Trust in the British government has crashed in recent weeks according to a new poll, as British authorities announced on Monday that the total number of those who have died from coronavirus across the UK passed 39,000.
The COVID-19 death toll in Britain is now 39,045, with 111 new deaths over the past 24 hours. Health Secretary Matt Hancock said this was the lowest figure since the lockdown began. The total number of dead also includes a further 445 deaths, in a revision of previous figures.
A new poll carried out by YouGov for the Reuters Institute for the Study of Journalism found that trust in the government over the course of the coronavirus pandemic has plummeted since April.
The Guardian quoted Rasmus Kleis Nielsen, the institute’s director, as saying: “I have never in 10 years of research in this area seen a drop in trust like what we have seen for the UK government in the course of six weeks.”
Less than half, 48%, said the government was relatively trustworthy in late May, down from 67% just six weeks earlier.
Trust in news organizations also slipped from 57% to 46% over the same period.
“These drops are large and significant,” the institute said in their statement, “and much more dramatic than the significantly smaller changes around other institutions.”
Delving deeper into the numbers, they said the drop in trust in the government extends across the political spectrum: the right (down 10%), the center (down 19%), and the left (down 24%). Britain is governed by the center-right Conservative Party.
The new poll also found that more Brits were worried about false or misleading information about coronavirus from the UK government, reaching 38% (up 11%), and from politicians, reaching 40% (up 9%).
“There has been no significant parallel change in the number of people who say they are concerned about false or misleading information about coronavirus from news organisations or other institutions,” the institute said.
The poll went on to find that the number of Brits who said that the UK government was doing a good job responding to the crisis was down 21% since April, including a 25% drop for those in the political center, and 21% drop for those on the right.
Just 27% think that the coronavirus situation in the UK is heading in the right direction, down from 35% in April, and 25% think the UK is on the wrong track, up from 10% in April, with 42% thinking the picture is mixed.
Part of the decline can be explained by the Dominic Cummings scandal, where the prime minister’s chief adviser was accused of breaking lockdown rules, provoking a huge controversy.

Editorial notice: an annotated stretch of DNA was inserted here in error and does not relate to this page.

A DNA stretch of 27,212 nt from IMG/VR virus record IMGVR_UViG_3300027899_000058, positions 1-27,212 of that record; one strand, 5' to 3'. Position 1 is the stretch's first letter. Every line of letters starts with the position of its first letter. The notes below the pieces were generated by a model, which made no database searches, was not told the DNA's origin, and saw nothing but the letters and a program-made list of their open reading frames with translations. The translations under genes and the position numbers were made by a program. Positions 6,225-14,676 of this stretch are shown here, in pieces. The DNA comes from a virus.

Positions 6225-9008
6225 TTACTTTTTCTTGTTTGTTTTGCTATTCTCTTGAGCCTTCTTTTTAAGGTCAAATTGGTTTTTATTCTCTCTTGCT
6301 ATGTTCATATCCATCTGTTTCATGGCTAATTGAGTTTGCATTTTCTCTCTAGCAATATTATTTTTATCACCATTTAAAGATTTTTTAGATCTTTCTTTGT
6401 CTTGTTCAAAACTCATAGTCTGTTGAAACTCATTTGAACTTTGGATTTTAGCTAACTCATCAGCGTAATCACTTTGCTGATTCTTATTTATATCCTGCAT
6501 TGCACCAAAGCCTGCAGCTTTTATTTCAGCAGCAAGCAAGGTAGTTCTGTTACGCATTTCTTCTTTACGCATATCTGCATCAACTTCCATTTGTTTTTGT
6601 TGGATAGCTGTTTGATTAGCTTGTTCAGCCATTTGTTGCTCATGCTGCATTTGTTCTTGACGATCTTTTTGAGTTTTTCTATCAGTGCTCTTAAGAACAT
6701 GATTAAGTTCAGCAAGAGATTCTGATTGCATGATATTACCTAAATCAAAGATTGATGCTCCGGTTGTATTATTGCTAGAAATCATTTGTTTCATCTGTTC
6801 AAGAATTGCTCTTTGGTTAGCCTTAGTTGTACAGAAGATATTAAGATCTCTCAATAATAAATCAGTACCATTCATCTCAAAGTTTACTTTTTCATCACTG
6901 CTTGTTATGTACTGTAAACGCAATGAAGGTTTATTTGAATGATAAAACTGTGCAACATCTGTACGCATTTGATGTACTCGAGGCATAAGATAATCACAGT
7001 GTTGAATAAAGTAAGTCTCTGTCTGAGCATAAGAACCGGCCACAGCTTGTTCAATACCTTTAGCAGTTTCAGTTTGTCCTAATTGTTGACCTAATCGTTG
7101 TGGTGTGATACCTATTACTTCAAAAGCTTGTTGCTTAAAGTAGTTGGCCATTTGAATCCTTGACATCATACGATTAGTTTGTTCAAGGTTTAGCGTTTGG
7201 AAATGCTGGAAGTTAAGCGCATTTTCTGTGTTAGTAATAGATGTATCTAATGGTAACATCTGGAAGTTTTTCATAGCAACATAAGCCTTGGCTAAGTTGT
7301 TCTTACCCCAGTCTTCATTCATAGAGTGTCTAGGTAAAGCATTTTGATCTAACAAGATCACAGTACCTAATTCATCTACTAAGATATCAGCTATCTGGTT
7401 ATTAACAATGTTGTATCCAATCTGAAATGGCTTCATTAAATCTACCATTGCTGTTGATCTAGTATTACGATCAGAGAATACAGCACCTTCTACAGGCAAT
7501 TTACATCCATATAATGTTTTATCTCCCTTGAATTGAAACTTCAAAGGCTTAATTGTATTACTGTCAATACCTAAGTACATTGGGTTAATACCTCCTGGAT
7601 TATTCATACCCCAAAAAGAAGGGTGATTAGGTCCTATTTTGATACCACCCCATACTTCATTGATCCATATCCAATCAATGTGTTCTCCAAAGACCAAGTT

“But importantly, as we show below, the decline was well underway before this story broke, suggesting a much wider problem,” the institute said.
“By late May, less than half the British public consider the UK government a relatively trustworthy source of news and information about coronavirus. The same holds for news organisations. Just a quarter consider individual politicians relatively trustworthy.
“The drops for all three sources are large and significant, and much more dramatic than the significantly smaller changes around other institutions and around trust in ordinary people.”
Too soon for easing lockdown?
At a press briefing earlier in the day, a prime ministry spokesman defended the government’s decision to start easing the lockdown in England on Monday, despite top scientists voicing concerns that the government was moving too fast too soon.
“We have worked to gradually and safely ease the lockdown measures, the consensus from the scientists is if test and trace is up and running and the public follow the social distancing guidance then it’s unlikely the measures will push the R above one,” the spokesman said, referring to the virus’ reproduction number.
The spokesman added that people should continue to follow social distancing guidelines and stay two meters apart to keep the virus under control.
According to an analysis by Springboard, a provider of data and intelligence on customers in stores, shopper numbers surged 36% in a week compared with last Monday.
Springboard’s Diane Wehrle said: “It appears that even though only markets and car showrooms have opened today in addition to essential stores, shoppers are heading back into bricks-and-mortar destinations.”
Non-essential stores, including clothes stores, will not open until June 15.
Monday also marked the day thousands of schoolchildren across England returned to school, but many others stayed put at home due to parents’ concerns it was still too early for schools to safely reopen.
Since first appearing in China last December, the novel coronavirus has spread to at least 188 countries and regions.
The pandemic has killed almost 374,000 people worldwide, with some 6.23 million confirmed cases, with some 2.67 million recoveries, according to figures compiled by the US' Johns Hopkins University.